We are all excited for the concert knowing this is one of the world’s great cities. The audience is crackling with energy and is very encouraging. We try our very best and so do they. When we’re on stage we can’t really assess the sound in the hall but it seems different than during the sound check. The full hall appears to be louder and more ambient than it was when half empty in the sound check. Not knowing whether it’s Rob and the microphones, or us, we struggle to find a good balance. Great halls like this one are ambient amplifiers. If we overplay the natural amplification of the hall, it’s a battle. And the hall always wins.
As the concert goes on, I feel we relax and play more inside the space. I try not to judge when I’m playing because we all have a different perspective based on where we sit and what we are playing. The audience was with us the entire time and was so gracious and generous with applause for solos and verbal consigning of phrases, they carried us past our insecurities about new instruments, parts and volume.
Some highlights: Walter’s solo on Duke’s ‘Oclupaca’ from the Latin American Suite, the audience appreciation of the transition to the Guajira in Carlos’ ‘2/3’s Adventure’, a lady shouting ‘Tom Cat Blues’ when I got up to play that very piece (no way she could have known except maybe because I had the plunger in hand) and Victor’s impromptu and sultry reading of ‘Self Portrait of the Bean’.
When we finished the gig I went in search of and found celebrity sound man David Robinson. “Man, did you have the mics turned up that loud in the Hall?” He said, “No man, I turned them off. Ask Fernando.” When I asked Fernando about it he said, “Yeah man, but people loved it. What are you so tight about?” I saw Eugenio in the audience and knew he would know because he had been translating on stage during the sound check. “Was it to loud?” I asked him. “Yes” he said. “Not during the sound check, but during the concert. Yes. Some parts were too much.”
Well, ok. Tomorrow will be much better. I know Rob will be in the hall early working on stuff. That’s how he is about his job.
After the concert there was a festive party hosted by US ambassador Earl Anthony Wayne and staff, in conjunction with De Quinta. This is the inaugural event in a week of functions to thank private sector and foundation sponsors for their support of the Embassy’s educational, youth outreach, cultural and sports exchange programs.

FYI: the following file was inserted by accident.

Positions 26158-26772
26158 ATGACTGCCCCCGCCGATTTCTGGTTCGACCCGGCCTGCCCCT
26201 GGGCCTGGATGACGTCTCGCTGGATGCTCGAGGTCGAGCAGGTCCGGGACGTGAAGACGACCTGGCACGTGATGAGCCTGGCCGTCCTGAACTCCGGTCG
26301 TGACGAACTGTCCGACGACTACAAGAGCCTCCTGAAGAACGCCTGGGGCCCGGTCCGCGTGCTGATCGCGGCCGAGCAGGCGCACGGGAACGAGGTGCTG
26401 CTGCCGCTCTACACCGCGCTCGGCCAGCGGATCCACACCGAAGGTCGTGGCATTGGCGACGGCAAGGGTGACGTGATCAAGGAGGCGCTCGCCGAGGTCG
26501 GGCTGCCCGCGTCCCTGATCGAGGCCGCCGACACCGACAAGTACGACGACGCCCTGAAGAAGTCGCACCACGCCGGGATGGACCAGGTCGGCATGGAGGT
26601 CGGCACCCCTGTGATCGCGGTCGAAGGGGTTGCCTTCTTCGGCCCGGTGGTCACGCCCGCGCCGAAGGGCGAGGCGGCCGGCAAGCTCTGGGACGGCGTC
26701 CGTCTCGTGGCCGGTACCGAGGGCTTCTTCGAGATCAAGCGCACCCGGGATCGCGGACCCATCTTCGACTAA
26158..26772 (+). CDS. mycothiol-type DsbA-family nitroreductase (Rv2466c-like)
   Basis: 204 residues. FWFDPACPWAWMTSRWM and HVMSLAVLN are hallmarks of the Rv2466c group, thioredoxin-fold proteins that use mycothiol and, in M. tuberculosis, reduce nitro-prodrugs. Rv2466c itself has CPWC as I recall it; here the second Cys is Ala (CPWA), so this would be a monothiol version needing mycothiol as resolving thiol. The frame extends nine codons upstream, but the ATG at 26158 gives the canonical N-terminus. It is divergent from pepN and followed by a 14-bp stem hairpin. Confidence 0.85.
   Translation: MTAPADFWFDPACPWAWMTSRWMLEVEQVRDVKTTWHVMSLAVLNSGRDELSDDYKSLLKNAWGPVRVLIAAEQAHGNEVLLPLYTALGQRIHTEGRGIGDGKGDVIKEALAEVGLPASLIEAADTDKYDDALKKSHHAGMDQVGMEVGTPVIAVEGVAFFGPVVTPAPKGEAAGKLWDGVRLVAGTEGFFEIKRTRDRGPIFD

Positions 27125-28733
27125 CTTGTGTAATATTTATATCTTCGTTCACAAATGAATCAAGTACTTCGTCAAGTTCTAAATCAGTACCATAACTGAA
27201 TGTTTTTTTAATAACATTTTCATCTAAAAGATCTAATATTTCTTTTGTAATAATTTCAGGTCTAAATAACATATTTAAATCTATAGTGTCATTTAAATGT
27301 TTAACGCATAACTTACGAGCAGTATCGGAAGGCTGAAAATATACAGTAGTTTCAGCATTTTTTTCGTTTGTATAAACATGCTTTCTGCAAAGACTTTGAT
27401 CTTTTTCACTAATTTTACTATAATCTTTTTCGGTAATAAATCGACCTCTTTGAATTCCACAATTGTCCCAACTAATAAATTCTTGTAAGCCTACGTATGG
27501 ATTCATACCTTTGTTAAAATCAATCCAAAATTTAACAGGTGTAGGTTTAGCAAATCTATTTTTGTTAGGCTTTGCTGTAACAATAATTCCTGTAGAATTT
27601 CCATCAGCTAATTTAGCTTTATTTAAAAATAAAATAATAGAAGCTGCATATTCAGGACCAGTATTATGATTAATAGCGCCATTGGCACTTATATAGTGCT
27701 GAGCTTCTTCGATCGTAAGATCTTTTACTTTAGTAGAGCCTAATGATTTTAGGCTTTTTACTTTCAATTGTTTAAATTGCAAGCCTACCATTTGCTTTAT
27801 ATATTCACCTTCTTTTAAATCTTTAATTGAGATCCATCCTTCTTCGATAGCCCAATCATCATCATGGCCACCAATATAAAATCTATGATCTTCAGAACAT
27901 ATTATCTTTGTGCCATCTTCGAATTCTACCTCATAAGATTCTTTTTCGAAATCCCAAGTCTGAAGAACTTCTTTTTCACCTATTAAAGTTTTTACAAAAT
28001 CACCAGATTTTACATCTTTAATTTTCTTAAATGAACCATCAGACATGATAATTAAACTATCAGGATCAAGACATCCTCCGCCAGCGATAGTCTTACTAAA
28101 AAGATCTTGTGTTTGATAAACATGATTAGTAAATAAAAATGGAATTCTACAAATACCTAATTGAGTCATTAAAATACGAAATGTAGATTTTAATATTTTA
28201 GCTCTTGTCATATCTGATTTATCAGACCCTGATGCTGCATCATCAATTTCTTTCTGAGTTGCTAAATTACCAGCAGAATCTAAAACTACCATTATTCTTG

Chris Crenshaw, Paul Nedzela and Greg Gisbert are participating in a jam session with excellent Mexican musicians Alex Mercado on piano, the irrepressible and hard swinging Luri Molina on bass, 22-year-old wunderkind Diego Franco on the tenor sax and Demian Cantilo playing some tasty drums. Ali, Walter, Carlos and I also sit in on a couple of tunes.
After a few songs, the Ambassador spoke in Spanish about the importance of working across sectors to create a new world of possibilities. He highlighted the success of their collaborative programs and the numbers of lives that have been lifted. He likened their efforts to collective creativity in jazz. Carlos gave me a colorful translation as he spoke. I then said a few words about the birth of jazz in struggle, about the need for clear objectives and the fact that we join others all over the world in a unique movement as an unrecognized army of people who come together from different sectors and beliefs to create a more fertile environment for our collective aspirations. Then back to more international swinging. They stoked up Monk’s ‘I Mean You’. Man, Luri can play!
Rob and I walk back to the Hotel discussing Ballet Hispanico’s performance in the Hall tomorrow morning. We observed that Eugenio and Maribel are absolutely so for real and a pleasure to work with. And that was it, the end of another great day, until I received a call from Marcus Printup at 2:48 am saying trumpet master Lew Soloff had passed away.